Cuts Proposed for Mental Health Services


Mississippi lawmakers are facing a deadline Apr. 1 to vote on the proposed $5.5 billion spending plan for next fiscal year. The proposed budget for 2014 calls for more than $6 million to be cut from the Mississippi Department of Mental Health.

Although cuts are almost certain, local mental health officials are encouraged by strides that are currently being made, and the outlook for the future.

In all, Mississippi legislators are proposing a 2.8% decrease in funding next year for the state's Department of Mental Health. Although this will have some affect on mental health agencies in East Mississippi, officials we talked to say that overall, the outlook is better than what it has been in recent years.

"Obviously, there will be budget cuts. We don't have our final budget yet, but we're not facing the closure that we've faced in the past," says Debbie Ferguson, who is the executive director for Central Mississippi Residential Center (CMRC) in Newton.

Democrat Bo Eaton represents District 79 in the Mississippi House. As a member of the legislative appropriations committee, he's calling on budget writers to restore the more than $6 million dollars in proposed cuts. Eaton says he feels strongly that people who are mentally ill need full state support. Unlike some other groups, he says that people who are mentally ill do not have 'high-paid lobbyists' working for them.

Meanwhile, the head of East Mississippi State Hospital says that one thing that has been working for his agency is the opening of group homes over the last 6 to 7 years in Kemper, Clarke and Lauderdale Counties.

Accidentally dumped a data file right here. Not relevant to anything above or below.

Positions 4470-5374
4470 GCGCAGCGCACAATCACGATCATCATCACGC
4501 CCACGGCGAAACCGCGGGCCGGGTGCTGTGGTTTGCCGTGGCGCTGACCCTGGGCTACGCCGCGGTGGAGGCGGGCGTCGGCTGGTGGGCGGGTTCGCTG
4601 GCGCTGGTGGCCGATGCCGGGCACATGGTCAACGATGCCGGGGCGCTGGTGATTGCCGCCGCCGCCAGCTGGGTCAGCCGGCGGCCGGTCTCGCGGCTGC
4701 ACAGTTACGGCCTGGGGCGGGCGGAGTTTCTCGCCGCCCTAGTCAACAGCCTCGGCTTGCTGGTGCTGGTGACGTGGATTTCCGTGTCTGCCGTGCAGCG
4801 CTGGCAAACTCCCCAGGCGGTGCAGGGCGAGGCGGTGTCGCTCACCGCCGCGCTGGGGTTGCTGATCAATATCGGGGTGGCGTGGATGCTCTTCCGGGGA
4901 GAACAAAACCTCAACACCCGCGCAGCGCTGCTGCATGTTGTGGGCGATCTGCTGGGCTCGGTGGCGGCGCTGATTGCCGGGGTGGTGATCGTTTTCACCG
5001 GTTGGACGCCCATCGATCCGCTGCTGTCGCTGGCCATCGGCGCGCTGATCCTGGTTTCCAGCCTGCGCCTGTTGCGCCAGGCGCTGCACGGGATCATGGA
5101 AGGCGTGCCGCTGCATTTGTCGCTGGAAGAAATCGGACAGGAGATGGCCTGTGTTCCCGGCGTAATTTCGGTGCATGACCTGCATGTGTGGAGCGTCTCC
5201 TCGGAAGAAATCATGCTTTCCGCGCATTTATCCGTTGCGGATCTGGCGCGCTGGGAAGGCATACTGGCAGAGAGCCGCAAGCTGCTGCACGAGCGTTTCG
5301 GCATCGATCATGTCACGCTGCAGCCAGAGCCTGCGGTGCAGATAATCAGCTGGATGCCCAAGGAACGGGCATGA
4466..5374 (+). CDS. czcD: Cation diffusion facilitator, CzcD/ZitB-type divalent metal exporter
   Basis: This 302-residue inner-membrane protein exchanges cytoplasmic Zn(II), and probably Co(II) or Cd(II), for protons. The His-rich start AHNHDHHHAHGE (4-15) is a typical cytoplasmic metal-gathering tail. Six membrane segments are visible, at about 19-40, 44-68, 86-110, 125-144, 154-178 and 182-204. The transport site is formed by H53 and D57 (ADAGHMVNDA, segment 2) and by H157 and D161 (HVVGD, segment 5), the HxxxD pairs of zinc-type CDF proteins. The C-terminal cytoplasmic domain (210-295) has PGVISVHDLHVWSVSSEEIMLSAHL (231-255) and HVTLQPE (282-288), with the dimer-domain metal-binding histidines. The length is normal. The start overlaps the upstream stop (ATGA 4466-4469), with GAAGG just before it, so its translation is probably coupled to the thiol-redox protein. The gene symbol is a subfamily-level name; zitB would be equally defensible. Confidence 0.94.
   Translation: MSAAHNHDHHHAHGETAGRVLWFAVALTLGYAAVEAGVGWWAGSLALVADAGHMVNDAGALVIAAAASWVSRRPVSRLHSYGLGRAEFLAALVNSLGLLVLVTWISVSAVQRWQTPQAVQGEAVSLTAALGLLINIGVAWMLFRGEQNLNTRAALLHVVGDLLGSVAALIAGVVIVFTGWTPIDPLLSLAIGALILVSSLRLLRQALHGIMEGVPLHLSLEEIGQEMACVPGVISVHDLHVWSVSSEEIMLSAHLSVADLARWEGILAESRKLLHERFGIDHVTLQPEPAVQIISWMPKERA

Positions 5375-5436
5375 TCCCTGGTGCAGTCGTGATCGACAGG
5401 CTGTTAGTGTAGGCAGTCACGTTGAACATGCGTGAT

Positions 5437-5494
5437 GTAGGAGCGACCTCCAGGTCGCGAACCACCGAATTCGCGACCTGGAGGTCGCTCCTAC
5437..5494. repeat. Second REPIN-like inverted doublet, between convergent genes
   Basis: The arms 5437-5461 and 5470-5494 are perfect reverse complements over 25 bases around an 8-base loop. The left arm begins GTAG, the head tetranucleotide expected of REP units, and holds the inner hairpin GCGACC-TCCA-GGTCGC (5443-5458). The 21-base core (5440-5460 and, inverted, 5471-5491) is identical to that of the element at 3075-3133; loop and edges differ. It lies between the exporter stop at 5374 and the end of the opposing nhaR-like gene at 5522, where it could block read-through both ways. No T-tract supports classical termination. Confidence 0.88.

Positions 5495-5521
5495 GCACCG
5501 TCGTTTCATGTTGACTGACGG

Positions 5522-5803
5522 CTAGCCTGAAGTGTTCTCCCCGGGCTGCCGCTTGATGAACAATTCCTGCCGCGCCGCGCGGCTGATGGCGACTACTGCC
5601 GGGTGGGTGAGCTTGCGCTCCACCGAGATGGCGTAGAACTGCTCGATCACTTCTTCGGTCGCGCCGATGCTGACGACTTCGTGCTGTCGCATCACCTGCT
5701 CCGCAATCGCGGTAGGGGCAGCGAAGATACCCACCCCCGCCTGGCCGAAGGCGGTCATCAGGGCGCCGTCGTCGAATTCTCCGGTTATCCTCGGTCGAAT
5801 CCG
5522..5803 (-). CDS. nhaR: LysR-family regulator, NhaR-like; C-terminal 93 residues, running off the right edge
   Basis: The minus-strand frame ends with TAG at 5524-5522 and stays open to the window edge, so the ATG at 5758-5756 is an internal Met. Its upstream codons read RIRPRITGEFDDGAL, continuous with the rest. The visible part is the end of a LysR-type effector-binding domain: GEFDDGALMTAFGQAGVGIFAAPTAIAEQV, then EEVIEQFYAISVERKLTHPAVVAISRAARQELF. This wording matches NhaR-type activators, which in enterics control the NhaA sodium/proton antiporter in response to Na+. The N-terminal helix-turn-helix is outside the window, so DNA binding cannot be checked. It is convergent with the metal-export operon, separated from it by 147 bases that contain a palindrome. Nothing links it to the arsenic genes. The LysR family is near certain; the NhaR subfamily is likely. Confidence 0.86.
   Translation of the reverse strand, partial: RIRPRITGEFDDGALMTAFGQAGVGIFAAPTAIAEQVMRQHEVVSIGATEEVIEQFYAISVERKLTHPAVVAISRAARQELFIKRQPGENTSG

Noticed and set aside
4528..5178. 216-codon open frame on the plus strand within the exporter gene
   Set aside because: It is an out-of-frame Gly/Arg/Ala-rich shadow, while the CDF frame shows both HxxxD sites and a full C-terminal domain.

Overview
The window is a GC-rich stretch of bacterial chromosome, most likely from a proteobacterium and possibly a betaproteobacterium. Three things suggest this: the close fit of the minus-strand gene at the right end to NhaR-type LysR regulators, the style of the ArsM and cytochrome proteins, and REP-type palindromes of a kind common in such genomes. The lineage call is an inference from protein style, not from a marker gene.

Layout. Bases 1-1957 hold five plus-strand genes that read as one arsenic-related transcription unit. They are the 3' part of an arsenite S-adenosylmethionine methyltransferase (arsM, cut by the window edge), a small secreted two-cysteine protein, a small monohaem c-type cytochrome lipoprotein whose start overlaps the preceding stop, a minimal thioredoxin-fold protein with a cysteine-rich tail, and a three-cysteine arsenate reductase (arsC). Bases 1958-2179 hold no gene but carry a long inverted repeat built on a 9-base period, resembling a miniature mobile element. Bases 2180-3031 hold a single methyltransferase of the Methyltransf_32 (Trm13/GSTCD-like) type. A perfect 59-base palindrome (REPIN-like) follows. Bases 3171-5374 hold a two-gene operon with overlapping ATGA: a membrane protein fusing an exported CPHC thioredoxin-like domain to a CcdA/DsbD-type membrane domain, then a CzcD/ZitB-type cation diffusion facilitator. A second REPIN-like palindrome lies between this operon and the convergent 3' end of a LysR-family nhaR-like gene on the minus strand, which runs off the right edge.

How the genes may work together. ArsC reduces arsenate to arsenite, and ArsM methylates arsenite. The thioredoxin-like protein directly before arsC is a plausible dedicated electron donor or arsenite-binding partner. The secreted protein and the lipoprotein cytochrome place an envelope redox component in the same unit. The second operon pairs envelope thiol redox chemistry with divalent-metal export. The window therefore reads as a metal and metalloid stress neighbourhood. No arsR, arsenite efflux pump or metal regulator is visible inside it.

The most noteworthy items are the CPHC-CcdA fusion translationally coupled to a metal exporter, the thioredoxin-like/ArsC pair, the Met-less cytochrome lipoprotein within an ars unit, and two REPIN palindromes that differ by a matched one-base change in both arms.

"Our group homes are not just homes anymore," says Charles Carlisle. "We bring those individuals in daily and we train them on how to go back and get into the community and so that's one of our big things that we're doing right now."

Carlisle says the opening of the 9 group homes within the three county area, and the existence of immediate care crisis centers such as CMRC in Newton, have helped to reduce the waiting list for East Mississippi State Hospital from almost 40 three years ago to an average of about three.

There are four state supported psychiatric hospitals in Mississippi. One of those is East Mississippi State Hospital in Meridian. It served more than 1,000 patients last year and has 1,100 employees. Each year the hospital has a $127 million impact on East Mississippi.


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